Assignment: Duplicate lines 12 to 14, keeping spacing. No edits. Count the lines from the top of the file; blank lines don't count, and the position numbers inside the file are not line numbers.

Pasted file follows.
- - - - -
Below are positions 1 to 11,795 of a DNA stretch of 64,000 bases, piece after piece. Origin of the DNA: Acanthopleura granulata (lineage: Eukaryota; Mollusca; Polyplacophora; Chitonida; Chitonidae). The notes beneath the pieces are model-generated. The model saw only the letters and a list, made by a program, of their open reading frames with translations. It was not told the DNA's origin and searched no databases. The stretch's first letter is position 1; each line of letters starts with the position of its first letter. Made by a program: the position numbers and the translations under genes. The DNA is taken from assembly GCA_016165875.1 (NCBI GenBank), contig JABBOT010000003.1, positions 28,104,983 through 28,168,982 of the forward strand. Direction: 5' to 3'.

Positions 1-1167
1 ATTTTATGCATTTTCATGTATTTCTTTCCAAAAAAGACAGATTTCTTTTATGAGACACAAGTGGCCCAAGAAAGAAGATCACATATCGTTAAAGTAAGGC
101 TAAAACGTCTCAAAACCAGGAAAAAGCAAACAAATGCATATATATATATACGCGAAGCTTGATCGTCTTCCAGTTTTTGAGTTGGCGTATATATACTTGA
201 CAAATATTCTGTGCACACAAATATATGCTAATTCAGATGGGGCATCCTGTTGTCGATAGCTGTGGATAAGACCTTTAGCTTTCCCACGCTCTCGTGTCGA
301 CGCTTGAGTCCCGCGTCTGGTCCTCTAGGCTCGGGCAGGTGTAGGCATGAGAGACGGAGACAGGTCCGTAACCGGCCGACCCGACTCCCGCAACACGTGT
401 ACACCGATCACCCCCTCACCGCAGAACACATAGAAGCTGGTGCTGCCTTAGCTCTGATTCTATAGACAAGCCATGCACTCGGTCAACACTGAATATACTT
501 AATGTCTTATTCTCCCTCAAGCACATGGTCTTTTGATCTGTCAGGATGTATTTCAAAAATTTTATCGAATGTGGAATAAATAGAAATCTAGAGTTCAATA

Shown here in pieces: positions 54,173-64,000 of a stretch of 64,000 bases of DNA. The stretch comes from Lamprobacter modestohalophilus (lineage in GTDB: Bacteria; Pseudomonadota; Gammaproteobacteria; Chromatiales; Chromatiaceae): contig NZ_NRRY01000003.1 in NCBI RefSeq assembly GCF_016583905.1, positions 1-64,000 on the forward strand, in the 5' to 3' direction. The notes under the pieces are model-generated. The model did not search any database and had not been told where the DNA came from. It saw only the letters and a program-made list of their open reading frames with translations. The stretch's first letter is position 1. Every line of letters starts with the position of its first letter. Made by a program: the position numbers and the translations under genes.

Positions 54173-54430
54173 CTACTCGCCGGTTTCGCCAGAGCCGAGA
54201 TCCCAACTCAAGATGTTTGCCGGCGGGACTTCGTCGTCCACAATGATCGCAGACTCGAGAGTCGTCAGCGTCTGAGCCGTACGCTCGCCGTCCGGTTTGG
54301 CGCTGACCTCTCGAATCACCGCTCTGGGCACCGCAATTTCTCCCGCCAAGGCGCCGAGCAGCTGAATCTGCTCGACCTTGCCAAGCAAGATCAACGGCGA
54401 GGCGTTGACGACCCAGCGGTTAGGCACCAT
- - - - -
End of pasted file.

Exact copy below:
54201 TCCCAACTCAAGATGTTTGCCGGCGGGACTTCGTCGTCCACAATGATCGCAGACTCGAGAGTCGTCAGCGTCTGAGCCGTACGCTCGCCGTCCGGTTTGG
54301 CGCTGACCTCTCGAATCACCGCTCTGGGCACCGCAATTTCTCCCGCCAAGGCGCCGAGCAGCTGAATCTGCTCGACCTTGCCAAGCAAGATCAACGGCGA
54401 GGCGTTGACGACCCAGCGGTTAGGCACCAT